Croucher ‘Hef’, Burleigh ‘Hef’ and Red Hill Wheat Beer

Croucher 'Hef', et. al.
Croucher 'Hef', et. al.

I’m not crash-keen on wheat beers. I mean, I do like several of them very much (Three Boys Wheat is a stand-out example), but I’m rarely quite in the mood — if I want something this light, I usually reach for a golden ale. But that’s just me. It was a stinking hot day, so I indulged myself in a side-by-side(-by-side); I bought the foremost after the Croucher ‘October’ confusion, and had the latter two thanks to my Australian friend Glenn and his duty-free allowance.

I also couldn’t help but put two identically-named beers against each other. I’d have thought that the hefeweizen / Hugh Hefner joke was a common one, but I could only find two others on I’m torn, deciding a winner on that score — Burleigh put a stonking great moustache on the label, which is awesome, but I thought the Hef himself was pretty much always clean-shaven, which seems to me like Points Off, then.

The variance among the three was quite striking and made for a pleasantly-random scattergun sequence of sips from each — although what amounted to three standard-sized regular-strength beers in quick succession did catch up on me in the heat. Croucher’s was the darkest, tending towards banana cake rather than the habitual-for-hefe fresh banana note. On occasions that side of it seemed too much or just slightly off, but it wasn’t a deal-breaker. Burleigh’s was much more in that ‘classic’ mode with light, fresh fruitiness, and then Red Hill’s threw in what I thought was a pretty noticeable hop sideline — possibly dragging it out of the traditional form, but interestingly so.

My absolute favourite factoid about German-style wheat beers centres on that banana flavour. Learning about how the yeast just coincidentally made that very-familiar ester was an early Beer Nerdery moment for me (tutored by my biochemistry-majoring friend Toby, out on the balcony of the original Malthouse with a Tuatara tasting tray), but the best bit is that the Germans have been making hefe since long before they ever had bananas imported. So where we normally meet the fruit first and then think that the beer tastes like it, there must’ve been a point in history where Germans would first try this odd exotic fruit and say to themselves “damn, this tastes like wheat beer“. How wonderfully odd. I really must try to track down a historical reference.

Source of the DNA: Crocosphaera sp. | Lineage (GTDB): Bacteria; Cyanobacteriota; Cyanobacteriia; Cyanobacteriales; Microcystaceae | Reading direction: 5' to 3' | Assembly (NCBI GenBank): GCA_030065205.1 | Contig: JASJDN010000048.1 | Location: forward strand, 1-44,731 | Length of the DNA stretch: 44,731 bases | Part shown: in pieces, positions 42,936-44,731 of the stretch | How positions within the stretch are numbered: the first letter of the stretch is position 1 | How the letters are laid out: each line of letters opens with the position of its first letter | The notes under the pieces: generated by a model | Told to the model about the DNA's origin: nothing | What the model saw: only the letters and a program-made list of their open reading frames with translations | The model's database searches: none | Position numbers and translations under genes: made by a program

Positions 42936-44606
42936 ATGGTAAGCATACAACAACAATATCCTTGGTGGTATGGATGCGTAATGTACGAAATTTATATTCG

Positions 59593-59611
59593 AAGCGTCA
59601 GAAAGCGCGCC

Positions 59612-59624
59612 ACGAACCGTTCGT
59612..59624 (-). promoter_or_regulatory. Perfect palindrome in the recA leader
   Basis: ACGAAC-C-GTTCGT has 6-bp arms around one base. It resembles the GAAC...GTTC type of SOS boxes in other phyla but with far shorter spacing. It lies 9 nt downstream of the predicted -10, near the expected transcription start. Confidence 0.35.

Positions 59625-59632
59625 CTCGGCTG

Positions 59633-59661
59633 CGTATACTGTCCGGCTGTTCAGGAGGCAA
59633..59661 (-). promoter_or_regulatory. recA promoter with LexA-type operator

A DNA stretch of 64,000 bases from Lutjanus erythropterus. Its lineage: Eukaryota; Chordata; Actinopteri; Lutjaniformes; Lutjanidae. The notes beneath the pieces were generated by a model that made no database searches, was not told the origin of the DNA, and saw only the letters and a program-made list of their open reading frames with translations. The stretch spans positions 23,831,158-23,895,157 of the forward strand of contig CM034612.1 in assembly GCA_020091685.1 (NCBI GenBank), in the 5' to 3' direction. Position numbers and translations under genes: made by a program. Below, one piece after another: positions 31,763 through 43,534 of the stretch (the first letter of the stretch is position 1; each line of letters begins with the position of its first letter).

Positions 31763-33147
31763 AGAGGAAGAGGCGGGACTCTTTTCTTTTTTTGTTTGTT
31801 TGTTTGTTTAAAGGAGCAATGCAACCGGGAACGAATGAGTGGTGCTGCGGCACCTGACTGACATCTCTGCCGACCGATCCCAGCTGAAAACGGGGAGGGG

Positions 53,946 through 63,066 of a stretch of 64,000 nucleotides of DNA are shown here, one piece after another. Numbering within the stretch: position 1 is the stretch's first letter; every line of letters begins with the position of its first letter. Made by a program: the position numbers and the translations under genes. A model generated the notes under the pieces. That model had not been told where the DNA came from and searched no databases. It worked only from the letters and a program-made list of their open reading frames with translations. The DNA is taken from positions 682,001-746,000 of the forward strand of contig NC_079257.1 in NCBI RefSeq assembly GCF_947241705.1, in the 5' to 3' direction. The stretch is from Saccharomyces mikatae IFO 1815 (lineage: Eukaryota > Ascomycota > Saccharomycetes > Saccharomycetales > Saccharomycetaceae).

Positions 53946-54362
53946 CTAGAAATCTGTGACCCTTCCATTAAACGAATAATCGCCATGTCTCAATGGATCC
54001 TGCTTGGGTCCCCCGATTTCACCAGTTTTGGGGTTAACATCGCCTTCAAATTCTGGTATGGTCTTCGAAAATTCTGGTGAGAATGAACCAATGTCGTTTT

Croucher 'Hef' et. al.
Diary II entry #43, Croucher 'Hef' et. al.

Verbatim: Croucher ‘Hef’, Burleigh ‘Hef’ & Red Hill Wheat Beer all 330ml + 5%, latter two from Glenn, so I couldn’t resist a comparison on a muggy day. 22/12/10 I should’ve really done a bright sunny day photo, but I’m hiding inside. I wonder how many other tokens of the Hef/e trope there are… But Burleigh get extra cred for the silly ‘tache on their label. Croucher’s darkest, ambery even, then RH, then Burleigh. Taste + smells go: funky (too much?) banana cakey; then lighter, fresher banana: smoother; then light + with a more-present hop sideline (they grow their own Tettnanger @ RH). This is basically science now, right? Amelia’s right that Croucher’s cakeyness is as if the cake has been in the sun too long — a slightly past-it-ness. I’m still not entirely a wheat beer guy, but they do have their place — hot days. Which I usually just try to avoid entirely. And then, nearly a litre of wheat beer inspired some Proper Science; a 3:2:1 blend. Turned out superchoice.

1: And even then — one (‘Head High Hef’ from Breakwater Brewing) hardly seems an overt reference, and the other (‘The Hef’ from Gardner Ale House) isn’t even made any more. More are quite-possibly lurking on, but my advanced-search-fu was insufficient to bring them out.

Have at it: